Since I do most of my gaming on controllers, I can only assume if this would be great for gaming. Everything moves nicely, but I admit I would love to have extra keys to record macros or other specialized buttons or levers that make me feel like I'm a Gundam pilot. That's why I liked the volume dial - I would love to see other superfluous inputs because computers should be fun to play with, and this kind of thing is a lot of fun. It's fun to fidget with that dial and I'd love to buy a version of this with more switches, dials, rollers, and other nonsense.

MT80 White Mechanical Keyboard


You've got three options. A USB Cable (C in the back of the keyboard, A at the other end) serves to charge the device or act as a wired keyboard. It has built-in Bluetooth support, and it also has a 2.4GHz USB dongle with fantastic range. I could get it talking to computers across the house with no problem.

You may need to keep the user guide handy as the commands are anything but intuitive. Switching from "wired" to "wireless" mode using a switch on the back of the device is easy. If you want it to connect via Bluetooth, you'll need to quickly press FN and 1 to make an indicator blink. Then, press FN and 1 longer to make the indicator flash. And then it appears on your device as a Bluetooth device on your computer or phone, you can pick it and you're off to the races. For 2.4GHz, you just plug the dongle into your device, and push FN + 4 to enter 2.4GHz wireless mode - and it seems to remember it when you do it. And yes, I wrote all that here because I assume someone is going to be searching on Google for how to connect and this might come up once they misplace their manual. You're welcome.

I assume you'll remember these commands with time but I kept having to pull out the instructions. It would be nice if they just printed this on the big sticker under the keyboard, or an extra row of custom buttons to perform all of these functions. I think what I really want is a keyboard with even more switches, dials, and other things to manipulate so that it feels like I'm flying a space ship. The distinctive thud-click from the Gold Red Pro switches certainly helps.

It's worth noting that it boasts up to 50 days of wireless charged use, assuming you keep the backlight off in Bluetooth mode. I haven't had this keyboard for 50 days to verify this, but I'll update this review later if I find a problem. It's a hefty keyboard compared to some of the other ones I've used, so it stays in place on my desk just fine. I consider this a blessing.


+ It's distinctive - I've been going to stores looking at keyboards and this looks like a piece of lost 1990s tech
+ Multiple ways to connect to more than one device
+ Lightshow does not require you to install software
+ Smooth switches make a nice noise, but will not drive your co-workers crazy like a Razer Green switch
+ More wireless range than you will likely need


- I miss the number keypad. It's something I use and found myself reaching over to my old keyboard (pushed up on my desk) as I was entering dates and doing math.
- Keyboard won't remember Mac Mode if you unplug it or turn it off. Be sure to keep charging it in wireless mode.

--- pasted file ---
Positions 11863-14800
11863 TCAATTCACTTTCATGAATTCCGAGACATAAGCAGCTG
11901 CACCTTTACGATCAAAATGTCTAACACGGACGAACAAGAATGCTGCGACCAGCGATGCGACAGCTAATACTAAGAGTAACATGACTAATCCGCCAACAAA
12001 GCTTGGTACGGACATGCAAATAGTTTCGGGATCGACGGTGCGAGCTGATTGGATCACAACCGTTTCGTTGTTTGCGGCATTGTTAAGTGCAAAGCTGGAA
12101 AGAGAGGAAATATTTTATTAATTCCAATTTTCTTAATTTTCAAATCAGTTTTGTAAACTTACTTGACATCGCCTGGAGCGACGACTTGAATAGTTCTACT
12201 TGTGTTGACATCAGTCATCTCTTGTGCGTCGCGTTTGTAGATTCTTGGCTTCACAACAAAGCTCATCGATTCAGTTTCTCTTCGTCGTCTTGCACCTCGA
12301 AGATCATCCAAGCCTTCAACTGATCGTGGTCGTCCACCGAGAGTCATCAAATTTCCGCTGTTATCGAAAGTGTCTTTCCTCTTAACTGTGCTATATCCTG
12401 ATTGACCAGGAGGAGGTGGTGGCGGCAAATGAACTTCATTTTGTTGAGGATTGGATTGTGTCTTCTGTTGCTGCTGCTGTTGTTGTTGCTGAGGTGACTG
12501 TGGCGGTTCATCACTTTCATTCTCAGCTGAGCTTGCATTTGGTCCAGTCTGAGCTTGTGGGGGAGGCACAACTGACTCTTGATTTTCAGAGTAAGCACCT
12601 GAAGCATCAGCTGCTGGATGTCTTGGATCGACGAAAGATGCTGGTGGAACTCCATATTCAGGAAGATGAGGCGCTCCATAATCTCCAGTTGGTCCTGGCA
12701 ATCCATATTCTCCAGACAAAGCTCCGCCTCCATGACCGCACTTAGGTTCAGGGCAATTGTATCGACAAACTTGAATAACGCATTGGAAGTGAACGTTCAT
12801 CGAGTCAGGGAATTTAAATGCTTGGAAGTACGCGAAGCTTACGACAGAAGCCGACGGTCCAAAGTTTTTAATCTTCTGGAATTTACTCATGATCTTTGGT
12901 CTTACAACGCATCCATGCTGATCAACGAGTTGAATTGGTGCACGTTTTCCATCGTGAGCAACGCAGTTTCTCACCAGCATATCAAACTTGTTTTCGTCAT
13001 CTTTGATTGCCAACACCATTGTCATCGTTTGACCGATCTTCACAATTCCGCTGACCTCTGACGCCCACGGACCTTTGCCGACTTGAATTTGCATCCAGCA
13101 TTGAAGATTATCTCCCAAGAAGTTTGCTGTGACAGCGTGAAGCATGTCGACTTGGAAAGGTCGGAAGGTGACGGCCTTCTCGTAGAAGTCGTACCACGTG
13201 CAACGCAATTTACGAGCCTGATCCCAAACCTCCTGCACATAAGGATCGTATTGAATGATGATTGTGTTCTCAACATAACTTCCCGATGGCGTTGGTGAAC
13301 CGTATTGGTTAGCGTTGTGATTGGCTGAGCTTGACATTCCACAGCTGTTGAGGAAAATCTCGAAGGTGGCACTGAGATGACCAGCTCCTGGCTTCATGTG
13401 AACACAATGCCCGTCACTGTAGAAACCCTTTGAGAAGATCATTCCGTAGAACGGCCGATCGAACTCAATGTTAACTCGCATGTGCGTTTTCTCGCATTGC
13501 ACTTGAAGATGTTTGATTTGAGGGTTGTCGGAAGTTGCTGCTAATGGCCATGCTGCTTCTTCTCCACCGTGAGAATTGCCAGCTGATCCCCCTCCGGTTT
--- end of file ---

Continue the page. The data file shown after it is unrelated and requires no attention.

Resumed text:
- Availability seems to be limited to the manufacturer in China (no US Amazon, no eBay, no Microcenter, no Newegg)

Should you get it?

It's a good keyboard. I have friends obsessed with the late 1990s clear tech - iMacs, Polaroid cameras, and so forth. I think they'd enjoy this keyboard a lot, particularly with the colorful LEDs. There are numerous mechanical keyboards on Amazon and elsewhere for less money, but they don't have a big wheel on it and they're usually not clear. You're paying a premium for the whimsy.

I liked the layout with inviting keys and legible legends. As a second keyboard, or a keyboard to use to connect to multiple devices, or maybe even a keyboard specifically for a MiSTer, or Raspberry Pi, or a more whimsical set-up for kids? I love it! I haven't put it through rigorous months of testing to see how it would hold up yet (as that is impossible with a new keyboard and limited time to review it), but it's inviting. It looks like something college kids of the 1990s wish they had with their eMachines PCs in their dorms. I greatly appreciate not having to install specialized software to control its many functions or light shows.

Unsolicited suggestion for MIKIT: I would love to see this keyboard reissued in variant colors, matching the blue-on-the-bottom Bondi Blue iMac, the IBM Model M look, or even the classic Apple ][ beige with the dark gray keys. I'm a fan of retro hardware and software, and given the fact that any manufacturer will need to find ways to extend the life of its tooling to maximize its investment over time? More is better. Have fun with the molds.

I would recommend it with the obligatory adjustment period. You may not have a reason to upgrade, but being able to connect it to multiple devices is a nice touch as is the distinctive case and fairly traditional layout.

With 3 modes of connectivity and no forced-upon-the-user software, I found this to be an easy-to-use keyboard with no real adjustment period. The keys moved smoothly and I liked the distinctive noise, although it doesn't give me that crazy spring-click I loved on old keyboards. Other than a learning curve to figure out its many features, it works well right out of the box. I'd probably give it a solid "A" if it was an extended 100% keyboard or if it had additional bells and whistles.

--Adam Pawlus
November 9, 2023